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HomeOpinionThe complete guide to becoming a personal trainer

The complete guide to becoming a personal trainer

If you had to rate your commitment to personal fitness from 1-10 would it be an 11? If so, you may have considered a career as a personal trainer.

However, it’s important to understand that it takes more than just a passion for health and fitness to be successful.

If you’re serious about becoming a top personal trainer, you need to have a wide range of skills and knowledge. Below you’ll find everything you need to know to kickstart your personal training career.

Compelling reasons to become a personal trainer

Working as a personal trainer can have some real benefits. These include:

  1. Flexibility
  2. Rewarding
  3. Growth

You have flexibility as you control your own schedule and set your working hours, but this does mean you also need to be disciplined as you need to ensure you keep to appointments and keep your schedule reasonably full.

On a personal level, a career in personal training is rewarding as you watch clients achieve their goals and make real changes to their lives. You’re more than just a contractor, you are a cheerleader who can help them through tough times.

Finally, there is massive potential for growth in the personal training industry due to the myriad pathways that a career can bring.

The fitness and personal training industry was valued at $12.9 billion in the United States alone by 2021. Globally, the health and wellness industry was valued at $4.4 trillion. Which gives you some indication of how lucrative a career in this field can be.

Understanding the negative aspects of the career are also important. You may have to deal with extremely difficult or frustrating clients. Also, to accommodate them, your working hours may be unusual.

Character traits of personal trainers

You may be beginning to understand that you’ll need a wide variety of business and interpersonal skills if you want to succeed as a personal trainer. A non-exhaustive list can include:

  • Financial acumen
  • Attention to detail
  • Health and fitness encyclopaedia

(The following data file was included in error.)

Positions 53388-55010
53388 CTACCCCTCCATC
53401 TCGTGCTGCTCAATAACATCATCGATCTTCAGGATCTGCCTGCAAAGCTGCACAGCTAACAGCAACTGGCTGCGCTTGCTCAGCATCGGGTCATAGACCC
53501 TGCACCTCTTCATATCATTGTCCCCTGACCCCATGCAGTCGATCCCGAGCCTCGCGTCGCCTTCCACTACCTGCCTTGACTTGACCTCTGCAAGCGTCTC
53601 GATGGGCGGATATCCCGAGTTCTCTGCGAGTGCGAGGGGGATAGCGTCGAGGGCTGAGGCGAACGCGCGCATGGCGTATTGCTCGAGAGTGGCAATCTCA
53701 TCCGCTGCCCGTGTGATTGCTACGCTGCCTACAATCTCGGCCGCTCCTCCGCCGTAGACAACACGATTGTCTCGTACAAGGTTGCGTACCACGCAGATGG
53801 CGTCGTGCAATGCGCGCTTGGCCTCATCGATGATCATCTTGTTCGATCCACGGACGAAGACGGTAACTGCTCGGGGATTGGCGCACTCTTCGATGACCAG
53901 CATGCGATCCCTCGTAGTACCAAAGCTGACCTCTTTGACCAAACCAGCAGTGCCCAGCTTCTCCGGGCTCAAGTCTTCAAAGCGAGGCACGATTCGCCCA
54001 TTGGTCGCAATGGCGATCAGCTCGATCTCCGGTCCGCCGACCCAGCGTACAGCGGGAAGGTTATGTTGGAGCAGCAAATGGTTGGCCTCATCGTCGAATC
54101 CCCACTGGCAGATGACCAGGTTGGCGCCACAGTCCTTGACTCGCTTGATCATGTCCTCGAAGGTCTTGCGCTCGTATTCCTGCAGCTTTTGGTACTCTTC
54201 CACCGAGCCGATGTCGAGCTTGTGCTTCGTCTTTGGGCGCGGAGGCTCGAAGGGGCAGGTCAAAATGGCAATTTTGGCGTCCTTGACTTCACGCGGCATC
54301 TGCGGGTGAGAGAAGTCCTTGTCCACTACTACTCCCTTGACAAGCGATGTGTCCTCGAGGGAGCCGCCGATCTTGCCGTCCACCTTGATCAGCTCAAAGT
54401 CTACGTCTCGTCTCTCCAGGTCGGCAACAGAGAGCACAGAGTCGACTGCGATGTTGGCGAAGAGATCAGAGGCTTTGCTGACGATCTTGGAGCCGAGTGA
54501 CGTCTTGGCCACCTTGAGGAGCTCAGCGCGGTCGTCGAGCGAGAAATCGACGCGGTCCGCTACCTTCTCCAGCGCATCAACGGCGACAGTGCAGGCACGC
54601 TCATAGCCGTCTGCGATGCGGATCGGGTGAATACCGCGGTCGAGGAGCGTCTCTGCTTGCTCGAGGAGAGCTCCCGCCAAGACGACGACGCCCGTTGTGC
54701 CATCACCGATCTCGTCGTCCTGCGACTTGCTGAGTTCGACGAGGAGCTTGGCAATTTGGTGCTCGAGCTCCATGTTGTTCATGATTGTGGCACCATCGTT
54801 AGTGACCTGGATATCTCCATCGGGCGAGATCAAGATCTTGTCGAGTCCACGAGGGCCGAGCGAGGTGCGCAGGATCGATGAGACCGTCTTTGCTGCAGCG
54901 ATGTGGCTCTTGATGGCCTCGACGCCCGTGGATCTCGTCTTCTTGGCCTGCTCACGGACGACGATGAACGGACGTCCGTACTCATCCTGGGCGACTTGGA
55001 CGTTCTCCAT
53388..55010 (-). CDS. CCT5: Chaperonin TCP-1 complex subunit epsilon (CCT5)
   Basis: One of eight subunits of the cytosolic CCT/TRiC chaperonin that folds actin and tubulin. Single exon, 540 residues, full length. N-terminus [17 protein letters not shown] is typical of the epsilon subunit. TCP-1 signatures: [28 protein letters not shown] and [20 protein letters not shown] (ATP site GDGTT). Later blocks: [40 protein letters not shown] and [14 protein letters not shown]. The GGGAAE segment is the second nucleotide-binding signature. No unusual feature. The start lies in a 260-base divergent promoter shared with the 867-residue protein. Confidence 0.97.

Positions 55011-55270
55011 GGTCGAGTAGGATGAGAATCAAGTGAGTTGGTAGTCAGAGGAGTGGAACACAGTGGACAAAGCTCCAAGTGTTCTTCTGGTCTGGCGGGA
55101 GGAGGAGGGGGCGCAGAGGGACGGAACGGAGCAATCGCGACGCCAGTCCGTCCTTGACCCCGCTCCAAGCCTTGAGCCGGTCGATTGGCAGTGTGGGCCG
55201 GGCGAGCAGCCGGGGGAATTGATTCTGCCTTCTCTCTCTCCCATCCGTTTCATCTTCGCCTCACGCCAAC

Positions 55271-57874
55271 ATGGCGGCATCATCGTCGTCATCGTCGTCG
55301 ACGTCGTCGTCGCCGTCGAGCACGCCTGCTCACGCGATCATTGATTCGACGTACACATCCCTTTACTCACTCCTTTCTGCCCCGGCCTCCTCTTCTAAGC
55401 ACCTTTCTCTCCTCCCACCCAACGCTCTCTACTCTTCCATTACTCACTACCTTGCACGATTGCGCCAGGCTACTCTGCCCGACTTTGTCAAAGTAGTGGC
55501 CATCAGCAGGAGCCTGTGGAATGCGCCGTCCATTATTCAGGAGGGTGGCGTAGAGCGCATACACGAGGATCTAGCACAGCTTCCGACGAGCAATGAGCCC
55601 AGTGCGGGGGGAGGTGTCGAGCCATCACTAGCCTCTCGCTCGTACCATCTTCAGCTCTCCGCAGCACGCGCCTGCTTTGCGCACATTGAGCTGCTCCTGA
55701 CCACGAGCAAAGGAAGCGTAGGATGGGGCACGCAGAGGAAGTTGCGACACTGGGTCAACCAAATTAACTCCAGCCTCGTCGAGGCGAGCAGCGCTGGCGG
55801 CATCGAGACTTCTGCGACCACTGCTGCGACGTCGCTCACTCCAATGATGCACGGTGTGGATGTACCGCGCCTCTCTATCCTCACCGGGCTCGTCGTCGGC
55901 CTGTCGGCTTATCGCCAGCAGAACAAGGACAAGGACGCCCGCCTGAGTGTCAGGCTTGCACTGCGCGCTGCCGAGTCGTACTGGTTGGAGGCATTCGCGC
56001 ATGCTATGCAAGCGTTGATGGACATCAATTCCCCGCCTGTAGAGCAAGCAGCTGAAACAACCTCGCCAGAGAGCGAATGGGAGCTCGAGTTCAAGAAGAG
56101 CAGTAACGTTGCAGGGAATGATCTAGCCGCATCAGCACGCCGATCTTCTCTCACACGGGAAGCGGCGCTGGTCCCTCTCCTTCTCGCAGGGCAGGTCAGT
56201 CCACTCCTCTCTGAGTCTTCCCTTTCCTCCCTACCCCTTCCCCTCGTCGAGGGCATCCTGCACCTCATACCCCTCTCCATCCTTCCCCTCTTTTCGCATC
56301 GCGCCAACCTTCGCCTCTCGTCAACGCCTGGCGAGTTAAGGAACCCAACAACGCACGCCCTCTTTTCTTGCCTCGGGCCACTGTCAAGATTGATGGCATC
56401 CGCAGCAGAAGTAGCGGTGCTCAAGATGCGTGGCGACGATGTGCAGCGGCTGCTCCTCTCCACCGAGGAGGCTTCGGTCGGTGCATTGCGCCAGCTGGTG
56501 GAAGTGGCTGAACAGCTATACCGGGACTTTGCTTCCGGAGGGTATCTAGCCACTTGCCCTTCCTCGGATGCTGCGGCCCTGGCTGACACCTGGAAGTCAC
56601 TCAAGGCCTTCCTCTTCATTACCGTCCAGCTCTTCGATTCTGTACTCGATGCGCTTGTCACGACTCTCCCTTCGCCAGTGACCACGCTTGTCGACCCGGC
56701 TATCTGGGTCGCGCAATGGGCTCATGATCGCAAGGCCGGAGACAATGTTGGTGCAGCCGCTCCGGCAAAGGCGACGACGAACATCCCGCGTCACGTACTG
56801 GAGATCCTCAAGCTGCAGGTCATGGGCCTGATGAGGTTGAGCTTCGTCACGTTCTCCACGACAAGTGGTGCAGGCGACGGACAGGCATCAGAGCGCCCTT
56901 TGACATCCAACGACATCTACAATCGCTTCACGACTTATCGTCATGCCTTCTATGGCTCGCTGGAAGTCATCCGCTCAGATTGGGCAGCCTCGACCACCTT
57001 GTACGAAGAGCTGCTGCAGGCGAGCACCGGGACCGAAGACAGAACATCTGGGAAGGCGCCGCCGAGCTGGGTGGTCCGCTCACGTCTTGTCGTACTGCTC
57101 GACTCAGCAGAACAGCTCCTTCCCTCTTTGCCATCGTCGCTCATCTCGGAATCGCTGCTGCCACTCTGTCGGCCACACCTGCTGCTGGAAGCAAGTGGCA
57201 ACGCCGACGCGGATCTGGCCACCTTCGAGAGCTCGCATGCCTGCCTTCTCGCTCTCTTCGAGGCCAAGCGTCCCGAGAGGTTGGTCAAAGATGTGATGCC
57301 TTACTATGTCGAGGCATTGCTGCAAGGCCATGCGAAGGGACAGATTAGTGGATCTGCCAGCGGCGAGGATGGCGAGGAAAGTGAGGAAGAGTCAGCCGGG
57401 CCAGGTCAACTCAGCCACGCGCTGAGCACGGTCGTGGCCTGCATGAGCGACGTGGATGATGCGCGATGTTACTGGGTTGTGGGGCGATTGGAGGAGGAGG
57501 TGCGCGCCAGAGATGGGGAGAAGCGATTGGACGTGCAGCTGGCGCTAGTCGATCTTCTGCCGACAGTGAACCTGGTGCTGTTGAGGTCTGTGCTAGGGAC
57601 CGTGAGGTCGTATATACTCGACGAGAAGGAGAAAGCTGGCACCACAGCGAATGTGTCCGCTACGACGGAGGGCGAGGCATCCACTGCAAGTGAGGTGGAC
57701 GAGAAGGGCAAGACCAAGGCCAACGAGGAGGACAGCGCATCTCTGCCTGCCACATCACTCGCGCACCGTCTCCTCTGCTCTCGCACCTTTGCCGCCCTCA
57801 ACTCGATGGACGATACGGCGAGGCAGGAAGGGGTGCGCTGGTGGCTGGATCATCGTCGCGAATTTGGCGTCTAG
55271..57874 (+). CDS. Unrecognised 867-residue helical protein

• Exceptional personal fitness
  • Love to teach
  • A cheerleader or motivator
  • Believes in customer service
  • Calm and collected at all times.
  • An extrovert who loves to chat

To stay up to date and current in the fitness industry you will also need to keep up with industry trends and new research. You must be hungry for knowledge and committed to employing the best known strategies for your clients.

If you’re working for yourself and not for an organisation you’re also going to need to be exceptionally organised to keep things on track. You can look to solutions like personal trainer software to make things a bit easier as it can take a lot of the administrative hassle for you and help you run your business effectively. To find out more look at providers such as PTMinder.

What can you expect your day to look like?

Of course, helping people achieve their health and fitness goals is the primary focus of this position. To do this, you will likely be in charge of creating exercise programmes for both individuals and groups.

If you’re working with solo clients, these plans can extend to months or even years. You may also be in charge of setting out meal plans and carefully watching the nutritional input of your client. For solo clients, personal trainers often become critical components of their life, assisting them with more than just fitness.

For group classes, you need to be able to effectively plan and accommodate for different fitness levels and goals.

You can see why you need to be an excellent communicator in order to thrive in the job. You’re going to have to find the right kind of inspiration for a wide range of people. Some people require the rod, while others need encouragement.

Starting out as a personal trainer can be tough

Finding your first clients and getting enough business through the door to be comfortable can be tough when you’re starting out. You may want to start working for a gym or fitness centre where you can get a feel for the industry and focus on building your relationships.

Aside from gyms, you could also get special qualifications and go work for a medical rehabilitation institute. These are important areas to focus on, but can take you longer to train for.

You could also find employment in a corporate health and fitness facility or even a spa or resort. It’s important to explore all options to find which sector of the industry you best fit in.

Finding a mentor who can help and advise you as you enter the industry can be immensely helpful and it can be good to reach out to someone who has more experience.

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